Argument Review: McDonald v. City of Chicago

by Professor Michael Anthony Lawrence, Michigan State University College of Law. The views expressed here are his own.

The Seventh Circuit Federal Court of Appeals in Chicago Tuesday heard oral argument in National Rifle Association v. Chicago (formerly McDonald v. Chicago), a case in which the Constitutional Accountability Center (CAC), joined by law professors Richard Aynes, Jack Balkin, Michael Curtis and I, filed an amicus brief arguing that the Fourteenth Amendment privileges or immunities clause should be interpreted to apply the Second Amendment (together with the rest of the entire Bill of Rights, and more) to the states.

If the judges’ questioning is any fair indication, it appears the Seventh Circuit will decline the petitioners’ and CAC’s invitation to incorporate the Second Amendment under either the due process clause or the privileges or immunities clause – not because the court necessarily objects to the arguments, but rather because it believes such bold steps are more appropriately within the purview of the Supreme Court.

NRA counsel Stephen Halbrook was barely into his first sentence before the judges, particularly Judge Richard A. Posner and (presumably, based on an audio transcript released by the Court) Chief Judge Frank H. Easterbrook, began peppering him for explanations for why the appellate court should even be deciding the question.

For context, here are some of the relevant exchanges between the court and counsel, with a couple observations to follow:

Judge Posner (to Mr. Halbrook): I don’t see how you get around the Supreme Court’s admonition to us that we are not to anticipate overruling of Supreme Court decisions. You have Cruikshank and Presser and Miller and the Supreme Court’s footnote in Heller where it declines to reexamine those decisions, and it says they hold that the Second Amendment doesn’t govern state action. [Those cases] may have overlooked grounds, they may be poorly reasoned, but there they are – they’re holdings.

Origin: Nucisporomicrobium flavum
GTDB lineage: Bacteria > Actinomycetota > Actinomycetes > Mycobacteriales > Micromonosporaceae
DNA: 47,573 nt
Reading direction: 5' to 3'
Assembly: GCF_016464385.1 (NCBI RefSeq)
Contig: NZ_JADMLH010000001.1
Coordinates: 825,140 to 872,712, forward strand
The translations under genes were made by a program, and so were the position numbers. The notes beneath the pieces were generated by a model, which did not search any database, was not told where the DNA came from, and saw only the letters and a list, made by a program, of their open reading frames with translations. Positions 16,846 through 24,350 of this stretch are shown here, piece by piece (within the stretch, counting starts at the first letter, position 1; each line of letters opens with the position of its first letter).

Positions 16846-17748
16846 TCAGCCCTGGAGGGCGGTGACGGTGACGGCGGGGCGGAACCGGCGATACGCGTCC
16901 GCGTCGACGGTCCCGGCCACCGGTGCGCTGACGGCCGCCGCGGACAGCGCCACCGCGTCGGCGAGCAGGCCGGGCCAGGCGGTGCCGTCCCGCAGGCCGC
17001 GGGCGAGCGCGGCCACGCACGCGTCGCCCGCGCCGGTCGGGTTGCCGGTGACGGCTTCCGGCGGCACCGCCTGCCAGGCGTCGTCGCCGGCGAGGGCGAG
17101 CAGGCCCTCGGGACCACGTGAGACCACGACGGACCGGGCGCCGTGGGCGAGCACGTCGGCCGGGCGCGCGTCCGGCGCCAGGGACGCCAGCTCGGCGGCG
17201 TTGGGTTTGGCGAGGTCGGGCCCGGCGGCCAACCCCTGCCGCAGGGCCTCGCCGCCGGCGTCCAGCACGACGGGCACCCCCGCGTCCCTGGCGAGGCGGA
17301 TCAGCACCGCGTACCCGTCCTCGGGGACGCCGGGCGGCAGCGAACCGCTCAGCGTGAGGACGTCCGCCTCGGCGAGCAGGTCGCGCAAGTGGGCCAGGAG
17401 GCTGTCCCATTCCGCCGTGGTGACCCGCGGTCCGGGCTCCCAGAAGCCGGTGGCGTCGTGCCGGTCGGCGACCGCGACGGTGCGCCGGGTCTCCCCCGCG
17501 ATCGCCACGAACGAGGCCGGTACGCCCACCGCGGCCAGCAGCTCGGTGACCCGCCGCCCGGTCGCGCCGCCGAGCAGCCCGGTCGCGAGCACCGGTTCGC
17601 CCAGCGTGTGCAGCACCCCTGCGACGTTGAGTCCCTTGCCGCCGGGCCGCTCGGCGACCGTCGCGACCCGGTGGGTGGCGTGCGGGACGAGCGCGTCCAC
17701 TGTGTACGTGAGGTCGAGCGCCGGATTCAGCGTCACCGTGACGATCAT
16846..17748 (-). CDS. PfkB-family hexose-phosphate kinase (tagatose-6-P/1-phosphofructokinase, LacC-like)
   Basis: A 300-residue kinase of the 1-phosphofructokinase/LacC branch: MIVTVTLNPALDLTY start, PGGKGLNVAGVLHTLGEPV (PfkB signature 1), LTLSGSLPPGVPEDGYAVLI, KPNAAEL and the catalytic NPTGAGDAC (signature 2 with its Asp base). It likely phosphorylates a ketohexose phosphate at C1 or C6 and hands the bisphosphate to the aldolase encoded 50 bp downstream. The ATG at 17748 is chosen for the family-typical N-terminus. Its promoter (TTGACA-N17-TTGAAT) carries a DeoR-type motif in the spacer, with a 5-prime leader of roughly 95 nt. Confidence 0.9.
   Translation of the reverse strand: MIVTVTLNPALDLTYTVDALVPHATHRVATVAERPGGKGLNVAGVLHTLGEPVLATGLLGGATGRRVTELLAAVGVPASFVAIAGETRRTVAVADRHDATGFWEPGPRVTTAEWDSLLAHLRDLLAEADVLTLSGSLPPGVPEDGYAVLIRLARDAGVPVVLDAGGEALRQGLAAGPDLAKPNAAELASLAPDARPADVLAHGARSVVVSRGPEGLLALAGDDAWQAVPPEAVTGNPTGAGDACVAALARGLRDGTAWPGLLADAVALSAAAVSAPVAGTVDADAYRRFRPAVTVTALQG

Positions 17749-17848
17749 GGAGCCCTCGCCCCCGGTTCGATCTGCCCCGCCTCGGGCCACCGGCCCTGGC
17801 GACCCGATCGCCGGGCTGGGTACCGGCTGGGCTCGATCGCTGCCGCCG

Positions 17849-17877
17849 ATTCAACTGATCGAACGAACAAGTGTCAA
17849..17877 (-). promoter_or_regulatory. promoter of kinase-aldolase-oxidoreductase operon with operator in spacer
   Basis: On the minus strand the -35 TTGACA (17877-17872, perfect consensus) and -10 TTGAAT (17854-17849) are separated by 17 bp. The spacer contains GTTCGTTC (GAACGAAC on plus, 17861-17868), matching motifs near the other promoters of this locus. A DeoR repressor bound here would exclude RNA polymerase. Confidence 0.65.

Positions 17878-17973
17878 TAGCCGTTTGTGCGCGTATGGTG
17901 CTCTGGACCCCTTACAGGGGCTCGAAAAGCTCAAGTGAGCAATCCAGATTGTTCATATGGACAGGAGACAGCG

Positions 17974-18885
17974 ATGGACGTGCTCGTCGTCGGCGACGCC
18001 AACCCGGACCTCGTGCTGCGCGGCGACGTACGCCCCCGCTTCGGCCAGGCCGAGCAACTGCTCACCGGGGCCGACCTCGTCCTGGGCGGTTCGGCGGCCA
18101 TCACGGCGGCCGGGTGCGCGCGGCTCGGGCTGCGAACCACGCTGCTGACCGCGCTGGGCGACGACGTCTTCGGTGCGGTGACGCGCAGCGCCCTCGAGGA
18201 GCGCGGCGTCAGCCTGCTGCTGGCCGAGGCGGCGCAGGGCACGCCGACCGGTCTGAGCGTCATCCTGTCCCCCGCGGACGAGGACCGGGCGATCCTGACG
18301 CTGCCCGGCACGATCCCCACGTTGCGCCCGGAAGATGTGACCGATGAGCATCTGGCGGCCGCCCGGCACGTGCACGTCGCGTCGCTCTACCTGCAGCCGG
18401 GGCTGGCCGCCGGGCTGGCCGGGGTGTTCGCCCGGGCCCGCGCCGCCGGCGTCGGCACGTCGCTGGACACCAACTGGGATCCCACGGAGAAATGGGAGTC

Chief Judge Easterbrook (later): I entirely appreciate your argument that [the earlier cases] don’t discuss selective incorporation. Indeed, I entirely appreciate your argument that the Slaughter-House Cases are wrongly decided. But as is often said in the bureaucracy, that’s above our grade level.


Chief Judge Easterbrook (responding to co-counsel, for petitioner McDonald, Alan Gura): I actually don’t know why you’re so upset about the prospect that Judge Posner and I have raised with you. It doesn’t matter what we say. [In contrast to the Ninth Circuit in the recent Nordyke case,] we’re not going to resolve this issue; you’ve got yourself a conflict between the circuits. Why don’t you just say, ‘Our arguments are preserved – thank you very much.’

Mr. Gura: If that’s what your honor would like me to do, then I’ll certainly go ahead and do that. Our arguments are preserved and thank you very much. [Laughter] I’ll reserve the rest of my time for rebuttal.

Chief Judge Easterbrook: This is going to be resolved elsewhere. Yes, thank you, Mr. Gura.

Ms. Benna Solomon (counsel for Chicago): It does not matter that [Cruikshank, Presser and Miller] were decided before the Court embraced the process of incorporation under the due process clause. Only the Supreme Court itself can limit or update its prior definitive holdings. They do not become non-precedential simply because one can imagine an argument against them, or because the Court itself might later discard them.

Chief Judge Easterbrook: There’s actually a pretty good argument against them. And it’s not simply because the justices have used a different approach in recent years. It’s that there’s a lot of rumbling about the Slaughter-House Cases even amongst the justices.

Ms. Solomon: That is correct. And as far as privileges or immunities go, … of course it would be [the Supreme Court’s] prerogative to consider overruling, limiting, changing, modifying or clarifying Slaughter-House. And of course it’s not simply Slaughter-House. The rule that the privileges or immunities does not wholesale incorporate the Bill of Rights has been repeated many times. The privileges or immunities ruling has never been disturbed. So we do respectfully believe that is binding on this court as well.